Best Adapted Screenplay

Oscar Predictions 2014: Adapted Screenplay

Don’t tell anyone, but the screenplay categories, both original and adapted, remain the only Oscar contests that truly matter to me. It’s not just my respect for the written word or any personal interest I may have in the art form, instead it’s the understanding that the script is the singular basis from which every other element of a film builds. Adapted screenplays have the additionally daunting task of taking an existing creation, whether it be a book, article, or television show, and crafting something new, compact, and wholly its own. All but one of this year’s nominees are adapting a nonfiction memoir, while the fifth is a sequel. Keep reading for a look at all five of this year’s nominees for Best Adapted Screenplay along with my predicted winner in red…

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Oscar 2012 Predictions: Best Adapted Screenplay

While it’s inevitable that one day, perhaps one day soon, the Best Adapted Screenplay category will be jam-packed with reboots and comic book stories and robot superheros flicks, it’s not quite that day just yet. For now, Adapted Screenplay (which, over the years, has also been called Screenplay Adapted From Other Material, Screenplay Based on Material from Another Medium, and Best Screenplay Based on Material Previously Produced or Published) is the refuge of book nerds and theatre wonks. And, also, weirdly enough, sequels (did you know that all sequels are automatically considered adaptations because they must be based on the original story?). This year’s category includes some of the year’s best films (and one I absolutely hated, mainly because I love the original material so much), from a family drama to a kiddie flick for grown-ups, all the way to a political drama and a sports drama and a big, smart spy flick. But, in my mind, there’s just one clear nominee deserving of the award – but do you agree? Read on for the nominations and my predicted winner in red…

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Culture Warrior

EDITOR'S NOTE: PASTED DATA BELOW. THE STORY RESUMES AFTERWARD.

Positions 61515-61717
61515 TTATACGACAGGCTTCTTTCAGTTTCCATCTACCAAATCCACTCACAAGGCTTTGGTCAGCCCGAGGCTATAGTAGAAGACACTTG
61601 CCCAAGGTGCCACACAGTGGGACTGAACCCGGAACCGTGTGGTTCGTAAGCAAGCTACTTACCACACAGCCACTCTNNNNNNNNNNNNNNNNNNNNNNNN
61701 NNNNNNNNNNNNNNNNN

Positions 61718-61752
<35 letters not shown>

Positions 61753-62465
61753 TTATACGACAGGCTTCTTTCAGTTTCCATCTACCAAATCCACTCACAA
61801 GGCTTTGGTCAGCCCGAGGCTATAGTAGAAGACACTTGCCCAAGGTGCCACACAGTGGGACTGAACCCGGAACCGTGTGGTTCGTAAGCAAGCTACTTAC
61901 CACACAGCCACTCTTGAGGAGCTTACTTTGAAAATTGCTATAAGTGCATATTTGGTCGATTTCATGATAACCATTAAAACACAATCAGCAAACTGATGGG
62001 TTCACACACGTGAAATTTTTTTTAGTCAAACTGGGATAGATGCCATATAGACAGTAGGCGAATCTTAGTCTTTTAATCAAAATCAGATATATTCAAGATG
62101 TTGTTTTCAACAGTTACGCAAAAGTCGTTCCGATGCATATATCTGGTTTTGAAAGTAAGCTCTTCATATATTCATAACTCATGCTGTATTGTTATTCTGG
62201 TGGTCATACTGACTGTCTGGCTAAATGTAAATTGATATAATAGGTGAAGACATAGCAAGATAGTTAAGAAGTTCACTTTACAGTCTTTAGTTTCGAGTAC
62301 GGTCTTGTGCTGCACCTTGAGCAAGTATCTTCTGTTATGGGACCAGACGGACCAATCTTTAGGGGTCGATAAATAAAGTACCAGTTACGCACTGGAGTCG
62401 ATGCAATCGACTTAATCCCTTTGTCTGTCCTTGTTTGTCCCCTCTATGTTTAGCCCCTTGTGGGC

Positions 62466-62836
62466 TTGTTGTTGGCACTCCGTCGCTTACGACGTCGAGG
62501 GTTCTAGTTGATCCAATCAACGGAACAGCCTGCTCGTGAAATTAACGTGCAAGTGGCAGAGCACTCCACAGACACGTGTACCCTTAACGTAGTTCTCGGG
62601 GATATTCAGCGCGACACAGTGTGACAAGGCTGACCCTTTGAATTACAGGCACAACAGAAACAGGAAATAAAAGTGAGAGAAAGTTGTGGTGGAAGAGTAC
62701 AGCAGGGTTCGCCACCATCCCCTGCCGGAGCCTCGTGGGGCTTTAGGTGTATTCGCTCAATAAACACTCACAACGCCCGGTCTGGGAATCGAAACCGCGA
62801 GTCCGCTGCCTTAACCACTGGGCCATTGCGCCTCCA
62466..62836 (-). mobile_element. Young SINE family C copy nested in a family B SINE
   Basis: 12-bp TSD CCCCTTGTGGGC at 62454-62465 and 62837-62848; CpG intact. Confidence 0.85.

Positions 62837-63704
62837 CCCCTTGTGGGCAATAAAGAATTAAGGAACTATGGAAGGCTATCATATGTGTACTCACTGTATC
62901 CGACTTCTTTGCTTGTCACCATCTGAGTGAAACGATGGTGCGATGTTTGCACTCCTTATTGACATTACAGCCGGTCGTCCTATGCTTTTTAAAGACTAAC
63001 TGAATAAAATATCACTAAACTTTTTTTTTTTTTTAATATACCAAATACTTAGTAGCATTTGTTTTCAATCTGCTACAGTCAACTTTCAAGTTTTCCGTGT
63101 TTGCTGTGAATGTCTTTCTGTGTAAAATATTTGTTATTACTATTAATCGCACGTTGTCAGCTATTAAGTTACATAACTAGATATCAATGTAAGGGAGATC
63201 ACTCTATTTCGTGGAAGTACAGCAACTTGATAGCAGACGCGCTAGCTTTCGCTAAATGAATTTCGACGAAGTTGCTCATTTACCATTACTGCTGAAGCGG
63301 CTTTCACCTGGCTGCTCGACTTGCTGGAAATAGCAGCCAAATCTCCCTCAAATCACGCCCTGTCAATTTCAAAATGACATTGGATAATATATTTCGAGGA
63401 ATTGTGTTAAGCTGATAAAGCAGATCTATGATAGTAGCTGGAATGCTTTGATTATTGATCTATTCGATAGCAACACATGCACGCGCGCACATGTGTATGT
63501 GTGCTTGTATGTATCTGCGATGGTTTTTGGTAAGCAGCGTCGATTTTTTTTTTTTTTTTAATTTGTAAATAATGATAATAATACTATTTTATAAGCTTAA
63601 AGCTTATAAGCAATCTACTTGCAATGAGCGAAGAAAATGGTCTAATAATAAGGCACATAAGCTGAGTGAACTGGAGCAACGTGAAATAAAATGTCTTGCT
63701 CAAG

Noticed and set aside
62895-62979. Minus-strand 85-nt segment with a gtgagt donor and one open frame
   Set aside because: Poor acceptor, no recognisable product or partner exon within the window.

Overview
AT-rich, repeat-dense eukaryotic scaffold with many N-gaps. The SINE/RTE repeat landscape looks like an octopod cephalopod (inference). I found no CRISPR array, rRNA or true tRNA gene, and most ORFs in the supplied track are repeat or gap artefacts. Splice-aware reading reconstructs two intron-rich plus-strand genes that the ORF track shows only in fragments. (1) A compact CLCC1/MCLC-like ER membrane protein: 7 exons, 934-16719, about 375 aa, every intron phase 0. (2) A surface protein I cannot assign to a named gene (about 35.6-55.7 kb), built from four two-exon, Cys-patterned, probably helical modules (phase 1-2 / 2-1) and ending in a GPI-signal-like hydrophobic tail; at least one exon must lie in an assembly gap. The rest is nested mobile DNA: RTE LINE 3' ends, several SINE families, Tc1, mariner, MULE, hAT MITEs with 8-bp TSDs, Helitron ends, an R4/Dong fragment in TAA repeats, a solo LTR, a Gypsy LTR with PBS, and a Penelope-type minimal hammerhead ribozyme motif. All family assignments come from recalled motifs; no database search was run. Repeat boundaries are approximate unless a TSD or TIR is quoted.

Famed British filmmaker Mike Leigh recently received his fifth screenwriting nomination for Another Year. Another Oscar nomination for a highly celebrated filmmaker should be surprising to no one except, in this special case, for the fact that precisely zero of Leigh’s nominated films actually use screenplays. Leigh’s films are constructed through a painstaking and long-term process of creating characters and scenarios with his cast and creative team. His films aren’t improvised in the sense of, say, a Christopher Guest film, where a basic framework exists and actors are allowed to ad-lib and play with(in) that paradigm. Leigh’s films are instead created from the outset through an involved collaborative process. Leigh’s regular team of actors bring to each individual film their construction of a character from scratch. Details arise eventually through this collaboration, and the final work projected onscreen is the end result of a long selection of various possibilities. The only reason Leigh’s films even qualify for screenwriting awards is because of the written script that Leigh creates after the end product has been made. The physical screenplay, in this case, is nothing more than a transcription written after the fact, or a record of a much larger event (whose details are largely unknown to the audience). While Leigh is the sole nominee for Another Year, the creation of the script (or, in this case, the transcript) is just as indebted to the creative efforts of other individuals involved. Stars Jim Broadbent and Lesley Manville are, in a sense, just […]

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Regardless of the name, the award’s purpose remains the same… to honor the best screenplay based on previously existing material.

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